"[W]hen I considered myself ready enough, I crossed the tracks and sought out white prey. I did this consciously, deliberately, willfully, methodically -- though looking back I see that I was in a frantic, wild and completely abandoned frame of mind. Rape was an insurrectionary act. It delighted me that I was defying and trampling upon the white man's law, upon his system of values, and that I was defiling his women...I felt I was getting revenge. From the site of the act of rape, consternation spread outwardly in concentric circles. I wanted to send waves of consternation throughout the white race."

Resentment and rage and youthful hormones are certainly a toxic mix in any race or culture.

But does make for a nice Christian redemption story...
In the early 1980s, Cleaver became disillusioned with what he saw as the commercial nature of evangelical Christianity and examined alternatives, including Sun Myung Moon's campus ministry organization CARP, and Mormonism.

Cleaver was then later baptized into The Church of Jesus Christ of Latter-day Saints (LDS Church) on December 11, 1983, periodically attended regular services, lectured by invitation at LDS gatherings, and was a member of the church in good standing at the time of his death in 1998.
By the 1980s, Cleaver had become a conservative Republican. He appeared at various Republican events and spoke at a California Republican State Central Committee meeting regarding his political transformation. In 1984, he ran for election to the Berkeley City Council but lost. Undaunted, he promoted his candidacy in the Republican Party primary for the 1986 Senate race but was again defeated.
or not?
In 1988, Cleaver was placed on probation for burglary and was briefly jailed later in the year after testing positive for cocaine. He entered drug rehabilitation for a stated crack cocaine addiction two years later, but was arrested for possession by Oakland and Berkeley Police in 1992 and 1994. Shortly after his final arrest, he moved to Southern California, falling into poor health.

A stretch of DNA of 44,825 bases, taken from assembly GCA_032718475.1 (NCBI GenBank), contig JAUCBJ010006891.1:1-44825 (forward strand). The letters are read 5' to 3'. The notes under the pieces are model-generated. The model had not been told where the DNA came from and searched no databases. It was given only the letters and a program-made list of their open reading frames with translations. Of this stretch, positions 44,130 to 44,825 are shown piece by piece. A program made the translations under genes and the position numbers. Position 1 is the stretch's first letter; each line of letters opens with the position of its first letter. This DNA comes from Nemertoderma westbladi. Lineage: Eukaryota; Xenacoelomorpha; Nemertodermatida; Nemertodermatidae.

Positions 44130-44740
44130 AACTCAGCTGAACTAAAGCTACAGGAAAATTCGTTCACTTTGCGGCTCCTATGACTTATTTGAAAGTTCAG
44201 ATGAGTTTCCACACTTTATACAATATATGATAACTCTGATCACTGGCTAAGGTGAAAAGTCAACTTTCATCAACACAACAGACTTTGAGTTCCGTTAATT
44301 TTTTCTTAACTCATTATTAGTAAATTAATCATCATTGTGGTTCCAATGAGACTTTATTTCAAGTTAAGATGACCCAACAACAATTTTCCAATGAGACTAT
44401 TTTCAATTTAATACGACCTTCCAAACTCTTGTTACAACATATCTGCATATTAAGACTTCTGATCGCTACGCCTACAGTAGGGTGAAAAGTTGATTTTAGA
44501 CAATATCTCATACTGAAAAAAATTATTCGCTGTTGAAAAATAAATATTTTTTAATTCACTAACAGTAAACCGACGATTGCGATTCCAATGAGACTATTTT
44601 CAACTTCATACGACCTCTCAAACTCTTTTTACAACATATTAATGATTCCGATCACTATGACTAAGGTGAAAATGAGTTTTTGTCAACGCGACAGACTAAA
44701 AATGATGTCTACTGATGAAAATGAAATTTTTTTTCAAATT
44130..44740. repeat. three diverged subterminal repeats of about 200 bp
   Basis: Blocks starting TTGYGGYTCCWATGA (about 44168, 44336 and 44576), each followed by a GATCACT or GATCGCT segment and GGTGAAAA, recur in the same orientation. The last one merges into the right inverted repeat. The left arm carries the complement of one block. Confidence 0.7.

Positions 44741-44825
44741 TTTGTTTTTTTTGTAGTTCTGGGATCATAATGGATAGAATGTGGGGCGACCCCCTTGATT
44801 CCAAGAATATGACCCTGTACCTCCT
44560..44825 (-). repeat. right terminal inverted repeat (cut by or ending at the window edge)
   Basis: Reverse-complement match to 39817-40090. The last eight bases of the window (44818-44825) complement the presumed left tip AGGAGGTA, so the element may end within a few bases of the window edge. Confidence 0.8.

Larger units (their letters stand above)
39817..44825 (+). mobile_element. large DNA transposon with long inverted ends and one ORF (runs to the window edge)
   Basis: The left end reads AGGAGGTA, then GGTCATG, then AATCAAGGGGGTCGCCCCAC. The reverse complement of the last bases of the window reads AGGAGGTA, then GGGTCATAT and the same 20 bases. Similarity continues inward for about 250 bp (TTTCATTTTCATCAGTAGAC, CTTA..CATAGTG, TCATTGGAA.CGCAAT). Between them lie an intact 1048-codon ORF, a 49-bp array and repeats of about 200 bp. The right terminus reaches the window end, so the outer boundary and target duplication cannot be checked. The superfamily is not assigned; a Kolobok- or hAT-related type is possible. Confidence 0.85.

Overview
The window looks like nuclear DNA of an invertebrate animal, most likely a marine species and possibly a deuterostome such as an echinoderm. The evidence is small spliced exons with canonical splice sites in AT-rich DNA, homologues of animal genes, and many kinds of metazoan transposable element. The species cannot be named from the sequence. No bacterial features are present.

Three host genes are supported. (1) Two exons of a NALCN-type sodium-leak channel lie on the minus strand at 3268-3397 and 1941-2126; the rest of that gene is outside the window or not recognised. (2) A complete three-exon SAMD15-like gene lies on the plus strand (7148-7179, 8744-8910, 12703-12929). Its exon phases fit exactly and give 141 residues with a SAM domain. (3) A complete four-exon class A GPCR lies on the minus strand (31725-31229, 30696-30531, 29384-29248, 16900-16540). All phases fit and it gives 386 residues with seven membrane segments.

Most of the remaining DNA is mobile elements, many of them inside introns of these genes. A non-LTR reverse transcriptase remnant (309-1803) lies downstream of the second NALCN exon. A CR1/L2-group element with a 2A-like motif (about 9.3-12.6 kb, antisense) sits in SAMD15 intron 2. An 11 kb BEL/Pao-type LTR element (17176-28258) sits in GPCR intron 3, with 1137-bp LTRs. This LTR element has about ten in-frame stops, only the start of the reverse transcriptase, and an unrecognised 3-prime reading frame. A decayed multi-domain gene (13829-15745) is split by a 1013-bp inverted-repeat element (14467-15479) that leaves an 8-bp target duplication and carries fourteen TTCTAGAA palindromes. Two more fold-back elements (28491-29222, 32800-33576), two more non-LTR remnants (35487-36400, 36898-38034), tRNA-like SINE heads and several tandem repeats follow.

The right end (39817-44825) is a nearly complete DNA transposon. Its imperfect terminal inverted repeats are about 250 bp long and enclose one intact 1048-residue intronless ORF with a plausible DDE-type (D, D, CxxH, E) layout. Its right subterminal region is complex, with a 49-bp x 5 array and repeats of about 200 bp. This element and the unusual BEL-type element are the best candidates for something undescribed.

It's surprising he made it to age 62. So he made himself a sociopathic superman to fight the good fight against oppressive culture, but was corrupted in the end like all the rest, by the white man's drugs.

Ares Olympus said...

p.s. Here's the 1986 interview and quote

REASON: Did the Panthers try to provoke violence? Was that part of the strategy?

Cleaver: Sure it was part of the strategy. It was using the theories of revolutionary violence. A lot of people don't like to give us credit, but in America you had some of the best-educated revolutionaries in the world—even better-educated than some successful revolutionaries in other countries.

We studied the experiences of these other countries and we knew the theories of guerrilla warfare and Marxism and Leninism and people's war, and we definitely were not sitting back waiting for the authorities to attack us.

We used to lie about it, because the information was a weapon also.

We would go out and ambush cops, but if we got caught we would blame it on them and claim innocence. I did that personally in the case I was involved in.

REASON: The Bobby Hutton case?

Cleaver: Yes. We went after the cops that night, but when we got caught we said they came after us. We always did that. When you talk about the legacy of the '60s, that's one legacy. That's what I try to address, because it helped to distort the image of the police, but I've come to the point where I realize that our police department is necessary.


sestamibi said...

Surprised you wrote this without reference to David Horowitz, who has discussed his relationship (and disillusionment) with the Panthers quite extensively:

Ironic, also that a team called The Panthers, often described in upscale circles as the "blackest team in the NFL", played uncharacteristically badly in the Super Bowl last Sunday and didn't take their loss well at all.